Combustible Celluloid
 
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With: Greg Kinnear, Lily Collins, Logan Lerman, Jennifer Connelly, Nat Wolff, Kristen Bell, Spencer Breslin, Liana Liberato, Patrick Schwarzenegger, Glen Powell, Alex ter Avest, Stephen King (voice)
Written by: Josh Boone
Directed by: Josh Boone
MPAA Rating: R for language, teen drug and alcohol use, and some sexual content
Running Time: 97
Date: 07/05/2013
IMDB

Stuck in Love (2013)

3 Stars (out of 4)

Best Penned

By Jeffrey M. Anderson

Many movies about writers wind up taking a passive approach as the writer character sits back, observes, and records life as it happens around him or her. Writer/director Josh Boone has solved this dilemma with this complex, emotional portrait of family of writers. Stuck on You isn't really about the act of writing itself, but the struggle with how much a writer needs to open up his or her heart to the world. The characters show varying degrees of this struggle, as well as the pain that can be associated with all of them.

Divorced father William Borgens (Greg Kinnear) is an acclaimed, published writer, who pines for his ex-wife (Jennifer Connelly) and sleeps with a married neighbor (Kristen Bell). Rather than writing anything new, he spends time coaching his teen son Rusty (Nat Wolff) and 19 year-old daughter Samantha (Lily Collins) in their writing careers. Samantha believes in sleeping around and not falling in love, and this attitude shows in her soon-to-be-published book, while Rusty is more sensitive and looking for true love. Luckily, the object of his affections, Kate (Liana Liberato), notices him when he writes a poem about her, and nice guy Lou (Logan Lerman) manages to catch Samantha. However, love has a way of making things even more complicated.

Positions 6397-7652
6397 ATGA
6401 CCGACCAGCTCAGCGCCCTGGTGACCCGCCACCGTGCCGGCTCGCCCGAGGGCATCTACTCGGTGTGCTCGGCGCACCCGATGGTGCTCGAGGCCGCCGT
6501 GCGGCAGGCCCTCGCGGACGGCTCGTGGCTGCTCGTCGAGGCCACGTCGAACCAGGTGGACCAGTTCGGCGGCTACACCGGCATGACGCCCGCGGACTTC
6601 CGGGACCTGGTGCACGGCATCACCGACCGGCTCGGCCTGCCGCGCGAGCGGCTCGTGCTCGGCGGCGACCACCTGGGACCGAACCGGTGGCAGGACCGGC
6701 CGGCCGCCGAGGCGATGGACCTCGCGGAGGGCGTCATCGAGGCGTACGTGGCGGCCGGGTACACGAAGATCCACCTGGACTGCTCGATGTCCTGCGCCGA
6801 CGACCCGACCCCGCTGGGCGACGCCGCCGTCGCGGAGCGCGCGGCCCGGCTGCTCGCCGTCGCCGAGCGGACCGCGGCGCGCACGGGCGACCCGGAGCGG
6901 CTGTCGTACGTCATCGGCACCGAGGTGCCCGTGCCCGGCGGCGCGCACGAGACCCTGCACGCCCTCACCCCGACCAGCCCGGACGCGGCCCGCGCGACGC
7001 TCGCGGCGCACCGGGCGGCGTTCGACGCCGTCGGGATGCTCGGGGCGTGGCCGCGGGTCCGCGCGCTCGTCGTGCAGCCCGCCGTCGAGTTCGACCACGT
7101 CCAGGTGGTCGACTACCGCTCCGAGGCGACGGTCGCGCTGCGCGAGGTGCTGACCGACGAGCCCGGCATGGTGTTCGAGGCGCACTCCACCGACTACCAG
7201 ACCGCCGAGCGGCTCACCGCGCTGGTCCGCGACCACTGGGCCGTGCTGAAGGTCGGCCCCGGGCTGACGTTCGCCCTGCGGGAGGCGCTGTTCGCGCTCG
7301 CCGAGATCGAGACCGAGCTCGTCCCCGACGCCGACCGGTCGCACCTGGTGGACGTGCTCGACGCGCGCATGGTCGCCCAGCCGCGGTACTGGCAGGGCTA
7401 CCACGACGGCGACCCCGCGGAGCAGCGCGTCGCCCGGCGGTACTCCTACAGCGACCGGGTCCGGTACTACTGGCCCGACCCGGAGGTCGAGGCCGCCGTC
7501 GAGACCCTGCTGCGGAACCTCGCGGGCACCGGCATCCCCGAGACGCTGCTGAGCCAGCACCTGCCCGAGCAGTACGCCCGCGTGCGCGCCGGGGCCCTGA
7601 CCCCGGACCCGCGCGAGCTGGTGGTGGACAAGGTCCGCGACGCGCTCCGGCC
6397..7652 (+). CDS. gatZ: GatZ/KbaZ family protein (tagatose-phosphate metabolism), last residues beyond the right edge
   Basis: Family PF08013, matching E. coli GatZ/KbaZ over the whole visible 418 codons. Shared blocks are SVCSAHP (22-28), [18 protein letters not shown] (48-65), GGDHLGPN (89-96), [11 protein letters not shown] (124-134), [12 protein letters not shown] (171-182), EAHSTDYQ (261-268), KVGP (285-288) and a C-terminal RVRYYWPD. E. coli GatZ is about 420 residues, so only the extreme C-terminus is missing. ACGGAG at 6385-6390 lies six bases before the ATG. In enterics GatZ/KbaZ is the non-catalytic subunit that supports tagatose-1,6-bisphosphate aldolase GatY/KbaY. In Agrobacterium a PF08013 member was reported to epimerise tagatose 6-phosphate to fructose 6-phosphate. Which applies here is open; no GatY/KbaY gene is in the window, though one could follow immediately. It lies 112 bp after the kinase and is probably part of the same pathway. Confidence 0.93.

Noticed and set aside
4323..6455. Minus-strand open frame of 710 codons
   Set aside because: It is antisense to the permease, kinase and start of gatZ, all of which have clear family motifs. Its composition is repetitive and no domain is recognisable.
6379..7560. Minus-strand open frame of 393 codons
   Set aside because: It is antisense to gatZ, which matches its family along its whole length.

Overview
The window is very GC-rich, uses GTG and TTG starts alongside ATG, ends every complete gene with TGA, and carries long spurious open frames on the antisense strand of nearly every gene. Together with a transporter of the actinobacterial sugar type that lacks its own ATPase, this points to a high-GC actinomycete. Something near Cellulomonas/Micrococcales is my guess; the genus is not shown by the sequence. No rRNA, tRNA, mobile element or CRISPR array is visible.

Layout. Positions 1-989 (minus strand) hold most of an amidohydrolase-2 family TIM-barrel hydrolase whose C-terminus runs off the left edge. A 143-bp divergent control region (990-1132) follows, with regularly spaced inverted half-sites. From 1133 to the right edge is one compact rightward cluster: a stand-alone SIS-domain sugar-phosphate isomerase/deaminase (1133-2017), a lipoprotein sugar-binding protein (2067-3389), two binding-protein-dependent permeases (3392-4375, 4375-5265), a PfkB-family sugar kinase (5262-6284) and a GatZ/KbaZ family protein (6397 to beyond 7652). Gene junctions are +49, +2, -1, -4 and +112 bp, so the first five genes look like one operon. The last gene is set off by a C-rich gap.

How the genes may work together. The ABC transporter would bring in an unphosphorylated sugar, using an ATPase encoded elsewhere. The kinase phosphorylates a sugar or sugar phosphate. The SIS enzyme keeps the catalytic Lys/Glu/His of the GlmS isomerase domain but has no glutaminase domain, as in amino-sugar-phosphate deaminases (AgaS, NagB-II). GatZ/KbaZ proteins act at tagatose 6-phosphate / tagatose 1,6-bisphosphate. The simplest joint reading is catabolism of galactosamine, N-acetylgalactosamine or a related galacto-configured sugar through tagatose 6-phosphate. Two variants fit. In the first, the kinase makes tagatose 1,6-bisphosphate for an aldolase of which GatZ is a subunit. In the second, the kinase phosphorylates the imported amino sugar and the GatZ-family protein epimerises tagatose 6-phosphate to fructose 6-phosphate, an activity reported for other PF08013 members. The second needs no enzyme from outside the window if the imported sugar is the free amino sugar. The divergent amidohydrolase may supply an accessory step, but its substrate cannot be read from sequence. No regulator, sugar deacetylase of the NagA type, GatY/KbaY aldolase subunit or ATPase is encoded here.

These deep, multi-faceted characters result in some terrific performances by the entire cast, and this is clearly Boone's strength. His visual style, too, is mainly in service of the characters without any real fancy flourishes. Where the movie steps wrong is in the subplot about a teen drug addict. Boone pitches these scenes way too high, and they collapse into melodrama, shattering the movie's spell. But the movie quickly rights itself into a satisfying full circle.

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